Commitment: This will happen only if we do the first two at individual, institutional and structural levels. Today, the earth is legitimately seeking Sabbath from every form of abuse and destruction. How can we, our families and communities follow the 3 R’s of Reduce, Reuse and Recycle? Like St. Ignatius, can we ask ourselves, “What have I done for creation? What am I doing for creation? And what ought I to do for creation?” (SE § 53)


We join Pope Francis in saying the prayer for creation (LS § 246)

Xavier Jeyaraj SJ is the Director of the Jesuit Social Justice and Ecology Secretariat in Rome. Originally from the Calcutta Province, India, he has spent much of his life dedicated to working for the poor. He led Udayani Social Action Forum, a social centre in Calcutta before working as secretary of social action in the South Asian Conference.



Br Guy Consolmagno SJ

In his autobiography, St. Ignatius of Loyola said that he received the greatest consolation “from gazing at the sky and stars,” which he did “often and for quite a long time.”


Anyone with eyes can see the stars for themselves and feel immersed in their greatness. When we look at them often we begin to recognize their patterns, like old friends. By learning the traditional names of stars and constellations we are connected to our human heritage: Babylonian and Greek and Islamic, Indian and Chinese, African and Indigenous. Thus we honour and learn from our ancestors, who gazed at the same stars we do. 


The eyes of science add depth to that immersion. Now we can place them in time and space, beyond the image of an overhead dome of bright dots to the reality of other suns shining on us from immense distances. Our telescopes reveal new beauties: galaxies and nebulae, moons and rings, always there but hidden from our sight until we used our God-given ingenuity to discern them. Indeed, we can appreciate these things even when we cannot see them personally ourselves.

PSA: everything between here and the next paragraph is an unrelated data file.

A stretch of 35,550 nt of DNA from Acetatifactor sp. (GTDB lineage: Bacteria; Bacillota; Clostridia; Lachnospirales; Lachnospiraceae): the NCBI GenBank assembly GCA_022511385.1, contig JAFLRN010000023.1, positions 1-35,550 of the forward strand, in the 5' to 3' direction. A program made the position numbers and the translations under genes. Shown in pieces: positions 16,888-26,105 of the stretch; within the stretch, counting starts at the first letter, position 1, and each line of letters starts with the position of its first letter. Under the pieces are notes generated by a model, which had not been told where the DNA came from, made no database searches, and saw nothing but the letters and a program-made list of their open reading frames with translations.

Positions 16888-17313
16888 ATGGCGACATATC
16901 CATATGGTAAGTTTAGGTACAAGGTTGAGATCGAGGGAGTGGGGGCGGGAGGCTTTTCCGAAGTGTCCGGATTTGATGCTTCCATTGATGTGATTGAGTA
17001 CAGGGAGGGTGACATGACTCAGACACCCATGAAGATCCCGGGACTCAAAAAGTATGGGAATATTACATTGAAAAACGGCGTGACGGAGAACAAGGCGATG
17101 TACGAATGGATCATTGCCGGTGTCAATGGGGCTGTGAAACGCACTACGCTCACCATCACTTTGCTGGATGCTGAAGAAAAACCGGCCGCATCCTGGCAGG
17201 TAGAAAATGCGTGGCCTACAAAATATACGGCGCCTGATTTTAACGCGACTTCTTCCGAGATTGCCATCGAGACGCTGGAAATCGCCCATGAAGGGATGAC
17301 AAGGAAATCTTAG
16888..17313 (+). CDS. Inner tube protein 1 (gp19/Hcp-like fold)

And this is how we experience God. Moving out into the dark we notice a presence. With experience we learn to recognize that presence, again and again. From those gone before us we discover how God’s presence has shaped our history. And with study we discern ever more deeply just how immense God is: a love older than the oldest star, wider than the furthest galaxy.


No wonder Ignatius found God in his night-time gaze.


Brother Guy Consolmagno SJ is the Director of the Vatican Observatory and President of the Vatican Observatory Foundation. A native of Detroit Michigan, he is a popular international speaker and has authored numerous books, including Brother Astronomer: Adventures of a Vatican Scientist and God’s Mechanics: How Scientists and Engineers Make Sense of Religion.



By Professor Celia Deane-Drummond

‘Does the hawk take flight by your wisdom

And spread its wings towards the south?

Does the eagle soar at your command

And build its nest on high?

It dwells on a cliff and stays there at night,

A rocky crag is its stronghold.’

Job 39: 26-28 (NIV)

These questions are those that God put to Job in a great hymn to creation at a time when Job had lost everything. The season of creation invites us all to take a step back from our frenetic or otherwise broken lives to contemplate the natural world in all its raw beauty and wildness. Gaining a greater sense of the life of all creatures helps us in turn to acknowledge our own creatureliness. It also opens our eyes to God’s living spirit at work in all that exists. While we may not see eagles too often, kites are now returning in numbers to the countryside in the United Kingdom. Other stories of recovery abound. Such small changes show that, given a chance, it is quite possible for ecological habitats to recover and renew. In the book of Job, God acknowledges creatures as valuable for their own sake, and not just as instruments for human usefulness. It is time for us to do the same, to feel humbled in the face of the amazing creaturely abundance that is still persistent in our midst, in spite of our misuse, if we choose to look. Such contemplation can provide a source of healing for our woundedness as we begin to recognise that all creation is held by God’s providence.